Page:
Here is an interview with H. David Meyers and General Bugsy Forsythe for Memorial Day Tribute to Wounded Warriors


Tuesday, May 15, 2012

More Opportunities to Drink Local Wine: Maryland Wine Week

Opportunities to Drink Local Wine continue next month as the Maryland Wineries Association announces Maryland Wine Week, running June 8-17. During this week several Maryland restaurants and wine shops will "celebrate local wine and produce by hosting a range of events themed around Maryland wine, including wine maker dinners, tastings, wine flights, and more!"

Never tried a Maryland wine? Don't know much about the industry? Then check out a few videos featuring Maryland wineries (Black Ankle Vineyards, Sugarloaf Mountain Vineyard, and Old Westminster Winery. Or better yet, check out the 20th Wine in the Woods festival this weekend (5/19-20) in Columbia and sample wines from over thirty Maryland wineries. That will prepare you for the Annapolis Arts & Crafts Festival held June 9th and 10th. Here are the restaurants and wine shops participating in Maryland Wine Week. Hope to see you at one of their events or follow along on Twitter and Facebook.

Wine Shops
Annebeth’s Specialty Shop • Annapolis
College Square Liquors Carroll County
Frederick Basket Company Frederick
Friendship Wine & Liquor • Abingdon
Mill’s Fine Wine & Spirits • Annapolis
Nick’s of Calvert Calvert County
Wine LoftBaltimore County

Alexandra’s Restaurant • Ellicott City
Beans in the Belfry • Brunswick
Clementine Baltimore
Drovers Grill & Wine Co. • Mount Airy
Patrick’s Retaurant & Pub • Cockeysville
The County Cork Wine Pub Eldersburg
The Gourmet Goat & GG’s Restaurant & Martini Bar Hagerstown
RANAZUL Tapas Wine Bistro Howard County

Saturday, May 5, 2012

The #DLW12 Nomacorc Twitter Taste-Off: "Where's the Gewürztraminer?"

One of the highlights of all conferences is the Twitter taste-off, where participates sample wines from the host state and immediately share their impressions online. This year was no exception with the Nomacorc-Colorado Twitter Taste-off where we tasted and tweeted using the #colwines and #drinklocal hash tags. And at the end of the tasting the media and general public voted on their favorites.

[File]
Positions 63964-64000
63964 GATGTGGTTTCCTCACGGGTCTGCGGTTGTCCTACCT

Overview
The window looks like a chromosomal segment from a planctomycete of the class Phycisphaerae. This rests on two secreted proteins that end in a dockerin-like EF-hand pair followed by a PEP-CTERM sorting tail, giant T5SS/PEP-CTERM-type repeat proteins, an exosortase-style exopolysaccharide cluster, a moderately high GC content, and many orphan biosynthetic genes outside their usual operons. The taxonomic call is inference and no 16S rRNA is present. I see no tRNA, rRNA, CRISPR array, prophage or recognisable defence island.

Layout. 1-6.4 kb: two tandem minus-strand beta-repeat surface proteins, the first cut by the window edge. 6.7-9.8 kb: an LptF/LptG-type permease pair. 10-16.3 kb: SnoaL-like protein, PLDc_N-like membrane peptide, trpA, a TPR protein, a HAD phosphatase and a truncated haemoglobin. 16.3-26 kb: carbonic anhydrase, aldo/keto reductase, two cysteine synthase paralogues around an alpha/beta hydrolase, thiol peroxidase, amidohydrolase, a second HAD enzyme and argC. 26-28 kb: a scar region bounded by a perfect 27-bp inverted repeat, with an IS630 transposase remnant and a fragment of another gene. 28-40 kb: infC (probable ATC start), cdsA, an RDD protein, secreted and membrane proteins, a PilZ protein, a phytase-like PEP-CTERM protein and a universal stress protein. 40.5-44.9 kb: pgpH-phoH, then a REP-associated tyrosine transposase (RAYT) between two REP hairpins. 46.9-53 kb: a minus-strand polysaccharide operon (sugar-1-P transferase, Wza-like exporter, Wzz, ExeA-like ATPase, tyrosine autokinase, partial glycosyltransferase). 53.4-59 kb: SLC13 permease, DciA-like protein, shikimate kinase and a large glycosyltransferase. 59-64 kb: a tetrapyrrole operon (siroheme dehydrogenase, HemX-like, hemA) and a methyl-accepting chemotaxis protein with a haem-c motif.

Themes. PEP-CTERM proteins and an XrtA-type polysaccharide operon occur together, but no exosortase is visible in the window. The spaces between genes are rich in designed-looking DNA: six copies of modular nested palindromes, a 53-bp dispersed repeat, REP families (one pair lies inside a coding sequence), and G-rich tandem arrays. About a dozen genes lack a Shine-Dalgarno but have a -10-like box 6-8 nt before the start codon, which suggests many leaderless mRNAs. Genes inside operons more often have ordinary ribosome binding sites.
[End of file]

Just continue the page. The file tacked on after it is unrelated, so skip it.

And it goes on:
This is actually a grueling affair, speeding drinking (spitting) 42 wines from 21 Colorado wineries. Initially I tried to stick with just whites, then roses, then reds; but eventually I felt like a novice festival attendee and just stuck out my glass and asked "what do you got?"  My first impressions were that there were several very good wines, and conversely, several not so good wines exuding volatile acidity or shrouded in oak. My second impression, "Where's the Gewürztraminer?". For all the talk we heard previously that this may be Colorado's - or at least the Western Slope's - signature grape variety - not a single winery chose to pour a Gewürz.

Oh well, here are my favorites of the day. Not surprisingly, I enjoyed both offerings from Canyon Wind Cellars, the Chardonnay and Cabernet Sauvignon, perhaps influenced from our pre-tour visit. Boulder based Settembre Cellars was pouring the identical varietal wines and continued to impress. Another winery that I really enjoyed both offerings was Snowy Peaks Winery, who were pouring a Petite Sirah and the Elevee Blanc (60% Viognier & 40% Roussanne). Once again, kudos for evening producing this Rhone blend. Finally, another favorite were the wines from Denver based The Infinite Monkey Theorem. Their white was a local alcohol refreshing IMT Riesling whereas their red, the IMT 100th Monkey is a unique blend of 40% Petit Verdot, 20% Cabernet Franc, 20% Syrah and 20% Petit Sirah. The catch, $42 - now I know why some locals complain about price points.

Now for the winners. For whites, not only was the Four Corners based Guy Drew Vineyards Pinot Gris voted best White Wine, but also the Media's favorite wine. Wrong. How could my colleagues completely mess this up. In fact, the best White Wine, was the Guy Drew Vineyards No Oak Chardonnay. Seriously, Guy can make some quality wine. And with both of these wines priced at $16, this shows why I think Colorado has several excellent value wines. For reds, the Ruby Trust Cellars Smuggler, a Cabernet Franc blend, was voted Best Red; but I preferred the 100% varietal Cabernet Franc from Creekside Cellars. I mean, this was Cabernet Franc - it smelled like CF, it tasted like CF, and the peppery finish lingered like CF.  And it was better than most Virginia Cabernet Francs I've tasted. The downside, need to get over the $35 retail price. Finally, I agreed whole-heartedly with the People's Choice Award - the best wine - wasn't even a wine; but a dry-hopped mead from Redstone Meadery: "Nectar of the Hops". No longer called a Braggot since there's no malt, this style makes a a fun, refreshing beer-ish beverage that contains the clean finish of many dry-hopped IPAs with the sweetness of honey instead of malt. Nicely done. And it may be available in the DC area.